Also, passing tax legislation in 2024 is not expected to happen. Chairman Smith has said he wants to examine the expiring TCJA provisions in 2024 (decide what stays and what goes) and pass tax legislation in 2025. Offsets will likely be a big deal and could include a new form of taxation.

It’s been stated before, but worth repeating, the outcome of the 2024 elections will have a major impact on the fate of the TCJA extensions.

 

Car Dealers on Why Some Customers Hesitate With EVs – Sean McLain, Wall Street Journal ($):

Auto dealers across many parts of the country say electric vehicles are becoming too hard a sell for buyers worried about the range, reliability and price of these models…

Battery-powered models have been piling up on car lotsdealers say, as EV sales growth has slowed in the U.S. this year. Car companies have been offering a combination of discounts and lower interest-rate deals in an effort to juice demand. But it hasn’t been enough, because buyer reticence extends beyond the price tag, dealers say…

Customers cite concerns about vehicles burning through a battery charge faster in cold weather or not being able to travel as far as they expected on a single charge, dealers say. Potential buyers also worry that chargers aren’t as readily accessible as gas stations or might be broken.

This news comes as the first Biden charging station has opened:  

1 big thing: First Biden-funded charging station opens – Axios:

More than two years after President Biden signed legislation allocating $5 billion for a nationwide network of taxpayer-funded electric vehicle charging stations, the first one finally opened last Friday in Ohio, Joann reports.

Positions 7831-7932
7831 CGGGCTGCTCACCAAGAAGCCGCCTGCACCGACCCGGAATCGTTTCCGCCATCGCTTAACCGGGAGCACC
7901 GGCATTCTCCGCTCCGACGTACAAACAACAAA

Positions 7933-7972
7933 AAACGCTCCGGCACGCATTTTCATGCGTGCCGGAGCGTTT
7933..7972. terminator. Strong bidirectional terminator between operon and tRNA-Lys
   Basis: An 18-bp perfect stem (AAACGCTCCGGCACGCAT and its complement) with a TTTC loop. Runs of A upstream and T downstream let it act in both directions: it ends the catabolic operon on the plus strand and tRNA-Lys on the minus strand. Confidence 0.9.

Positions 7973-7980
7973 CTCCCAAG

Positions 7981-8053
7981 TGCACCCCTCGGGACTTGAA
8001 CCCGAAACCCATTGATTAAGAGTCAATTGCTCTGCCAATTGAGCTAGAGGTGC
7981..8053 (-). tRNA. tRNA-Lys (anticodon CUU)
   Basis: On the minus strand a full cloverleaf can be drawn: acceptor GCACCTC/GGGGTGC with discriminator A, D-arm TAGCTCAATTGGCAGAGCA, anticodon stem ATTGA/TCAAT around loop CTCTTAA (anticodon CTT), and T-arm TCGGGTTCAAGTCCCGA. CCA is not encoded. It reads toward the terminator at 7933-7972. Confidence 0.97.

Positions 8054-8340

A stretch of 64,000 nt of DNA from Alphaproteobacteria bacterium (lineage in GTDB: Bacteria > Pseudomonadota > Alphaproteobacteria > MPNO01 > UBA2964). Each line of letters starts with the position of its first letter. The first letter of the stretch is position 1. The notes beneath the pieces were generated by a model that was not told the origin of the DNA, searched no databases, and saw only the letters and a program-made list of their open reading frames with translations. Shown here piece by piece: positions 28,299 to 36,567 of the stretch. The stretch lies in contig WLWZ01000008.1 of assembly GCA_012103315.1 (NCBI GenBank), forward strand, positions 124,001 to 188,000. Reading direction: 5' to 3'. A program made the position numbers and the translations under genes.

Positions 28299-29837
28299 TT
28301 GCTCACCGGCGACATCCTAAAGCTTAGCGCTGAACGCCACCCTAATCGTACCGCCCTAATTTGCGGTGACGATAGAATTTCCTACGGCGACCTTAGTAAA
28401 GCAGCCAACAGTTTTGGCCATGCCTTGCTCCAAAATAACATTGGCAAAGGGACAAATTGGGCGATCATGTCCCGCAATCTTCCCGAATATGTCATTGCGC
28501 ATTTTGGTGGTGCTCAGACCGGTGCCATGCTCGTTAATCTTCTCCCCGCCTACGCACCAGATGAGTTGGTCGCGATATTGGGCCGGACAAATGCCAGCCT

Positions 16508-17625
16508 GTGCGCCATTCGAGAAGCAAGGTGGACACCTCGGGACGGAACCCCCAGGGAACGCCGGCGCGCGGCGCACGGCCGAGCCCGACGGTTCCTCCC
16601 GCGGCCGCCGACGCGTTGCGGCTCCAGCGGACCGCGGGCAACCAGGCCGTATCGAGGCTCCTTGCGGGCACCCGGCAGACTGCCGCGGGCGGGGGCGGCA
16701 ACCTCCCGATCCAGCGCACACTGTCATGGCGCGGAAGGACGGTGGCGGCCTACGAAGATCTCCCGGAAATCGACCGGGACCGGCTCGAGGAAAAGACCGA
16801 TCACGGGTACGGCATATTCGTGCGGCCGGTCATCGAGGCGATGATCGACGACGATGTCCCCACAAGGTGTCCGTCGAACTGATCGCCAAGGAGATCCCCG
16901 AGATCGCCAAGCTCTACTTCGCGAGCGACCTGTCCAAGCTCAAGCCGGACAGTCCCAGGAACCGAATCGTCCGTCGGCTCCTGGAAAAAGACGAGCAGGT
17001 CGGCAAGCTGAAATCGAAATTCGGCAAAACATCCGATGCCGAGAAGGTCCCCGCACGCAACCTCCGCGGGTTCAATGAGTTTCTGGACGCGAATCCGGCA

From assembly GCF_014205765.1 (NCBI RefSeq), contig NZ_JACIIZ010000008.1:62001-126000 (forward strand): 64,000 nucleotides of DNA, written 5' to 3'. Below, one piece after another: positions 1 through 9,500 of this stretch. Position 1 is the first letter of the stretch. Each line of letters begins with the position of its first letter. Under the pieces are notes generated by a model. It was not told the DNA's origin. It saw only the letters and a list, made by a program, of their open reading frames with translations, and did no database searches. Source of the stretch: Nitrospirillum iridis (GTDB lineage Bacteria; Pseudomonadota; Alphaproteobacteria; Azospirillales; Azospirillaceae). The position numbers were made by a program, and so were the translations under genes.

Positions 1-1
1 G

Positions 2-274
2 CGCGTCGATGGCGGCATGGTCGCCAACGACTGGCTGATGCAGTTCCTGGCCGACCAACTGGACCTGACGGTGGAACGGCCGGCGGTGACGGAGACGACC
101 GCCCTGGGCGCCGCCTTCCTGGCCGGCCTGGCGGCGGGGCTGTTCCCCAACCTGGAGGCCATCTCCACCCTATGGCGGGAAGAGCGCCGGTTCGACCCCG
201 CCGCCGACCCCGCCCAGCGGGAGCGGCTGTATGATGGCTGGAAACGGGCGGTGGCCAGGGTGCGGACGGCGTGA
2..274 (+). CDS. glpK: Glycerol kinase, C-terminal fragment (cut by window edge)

Why it matters: Having convenient, reliable fast chargers along major highways is an important confidence-booster for people considering an electric car…

Catch up fast: 2021's infrastructure law included $5 billion to establish the National Electric Vehicle Infrastructure (NEVI) program, administered by the Federal Highway Administration.

For car dealers struggling with EVs, Eide Bailly can help:

A comprehensive approach to planning puts you in the driver's seat - Eide Bailly:

Dealerships face a complex business landscape with legislation, manufacturer demands, economic changes, real estate costs, and technological challenges. These complexities often make it daunting to evaluate vital business activities such as cash flow, floor planning, and operational efficiencies. However, a trusted firm with expertise ranging from monthly bank reconciliations to intricate tax strategies can help you navigate these challenges and maintain optimal performance in your dealership.

 

IRS Delay Of 1099-K Threshold Could Prompt Legislative Fix – David van den Berg, Law360 Tax Authority ($):

The Internal Revenue Service's decision to delay implementation of a change in law requiring peer-to-peer payment platforms such as Venmo and PayPal to report aggregate payments exceeding $600 — down from $20,000 — provides an opportunity for congressional lawmakers to reinstate or put in place their own threshold…

Despite the challenging legislative environment, there could be opportunities for action on the Form 1099-K required reporting threshold. Rep. Dan Kildee, D-Mich., a co-sponsor of a bill introduced in May to change the reporting level to $5,000, said 2024 legislation to fund the federal government could provide an opportunity to replace the threshold.   

 

2024 Flexible Spending Arrangement contribution limit rises by $150 – IRS:

For 2024, there is a $150 increase to the contribution limit for these accounts.

An employee who chooses to participate in an FSA can contribute up to $3,200 through payroll deductions during the 2024 plan year. Amounts contributed are not subject to federal income tax, Social Security tax or Medicare tax.

 

Procedures Amended for Employee Plan Determination Letter Program – Tax Notes ($). “The IRS has modified (Rev. Proc. 2022-40) prior guidance (Rev. Proc. 2016-37) that specifies the circumstances under which a plan sponsor may submit a determination letter application to the agency regarding a qualified individually designed plan to permit the submission of determination letter applications for section 403(b) individually designed plans.”